As if that were not enough, the Doctor's compaions have their own struggles. Tegan finds herself the recipient of unwanted and unwelcome attention from one of the Eternals and Turlough learns that, when dealing with the Black Guardian, failure can be fatal.

Only one thing is certain in this game... there will be triumph and loss and the losses may be very grave indeed.

My Take: "Enlightenment" is a very deceptive story. Reading the synopsis above it sounds as thought there is a lot involved here and yet, while watching the story, nothing ever seems really confusing. The plot sweeps you up and carries you along with the tide... the solar tide in this case.
Barbara Clegg's script really brings back something that had begun to disappear from the stories around this time period... magic. The scripts had lost a lot of that soaring sense of wonder which captured fans' hearts in the first place. "Enlightenment" gives viewers back that amazement and does so in a story that breaks many of the established "rules" for the series.

For one thing, the Eternals are pretty much literally magical beings. Oh sure, the script never calls them that and there are some off-hand remarks about the Eternals being cosmic entities but the truth is quite clear... we're pretty much dealing with gods here in the mythical sense.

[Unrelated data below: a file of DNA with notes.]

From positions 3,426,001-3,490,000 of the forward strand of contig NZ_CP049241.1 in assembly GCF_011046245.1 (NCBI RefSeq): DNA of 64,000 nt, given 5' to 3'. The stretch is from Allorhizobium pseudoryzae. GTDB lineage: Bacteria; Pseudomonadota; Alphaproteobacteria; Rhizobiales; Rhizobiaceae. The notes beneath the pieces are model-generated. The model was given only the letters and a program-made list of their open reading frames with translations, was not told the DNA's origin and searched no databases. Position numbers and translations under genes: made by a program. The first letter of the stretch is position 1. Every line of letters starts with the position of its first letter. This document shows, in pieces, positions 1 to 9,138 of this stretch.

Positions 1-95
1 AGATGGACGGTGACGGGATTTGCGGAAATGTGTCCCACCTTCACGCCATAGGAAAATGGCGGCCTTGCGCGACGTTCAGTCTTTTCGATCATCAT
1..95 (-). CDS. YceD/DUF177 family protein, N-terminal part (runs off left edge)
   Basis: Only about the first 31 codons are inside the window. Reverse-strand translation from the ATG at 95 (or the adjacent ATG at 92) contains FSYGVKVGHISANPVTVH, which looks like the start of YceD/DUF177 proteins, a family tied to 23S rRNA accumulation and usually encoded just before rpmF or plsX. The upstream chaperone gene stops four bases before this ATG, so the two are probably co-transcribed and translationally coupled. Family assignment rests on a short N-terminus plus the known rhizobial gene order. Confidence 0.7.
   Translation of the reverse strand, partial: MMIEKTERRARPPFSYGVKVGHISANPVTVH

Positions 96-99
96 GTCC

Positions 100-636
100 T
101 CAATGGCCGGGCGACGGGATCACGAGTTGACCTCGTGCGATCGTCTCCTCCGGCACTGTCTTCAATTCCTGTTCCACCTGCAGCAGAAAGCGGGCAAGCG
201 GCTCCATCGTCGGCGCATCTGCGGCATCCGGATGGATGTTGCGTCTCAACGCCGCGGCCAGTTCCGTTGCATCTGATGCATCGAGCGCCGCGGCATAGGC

Then there is the fact that the Eternals are not your typical villains for Doctor Who. Captain Striker and Marriner of the Edwaardian racing yacht are creepy, yes, but overall hospitable and even helpful to the Doctor and his companions... when it suits them. The closest thing to a normal villain is the pirate ship's captain -- Wrack. Even at that her motivations are simple and eerily immature. Unlike other villains who have appeared on the series she does not seek to conquer Earth or part of the universe or the galaxy. She doesn't want to rule over people, nor does she hate other beings and want to see them destroyed or assimilated. She does not want to colonize other worlds either. Instead, all she wants is to relieve her boredom. All she wants is the power to entertain herself. It is the Eternal's lack of scale and context, their inability to understand compassion, and their superiority which make them dangerous. They seem less "evil" and more like a three year old with a potentially loaded handgun... only on a cosmic scale.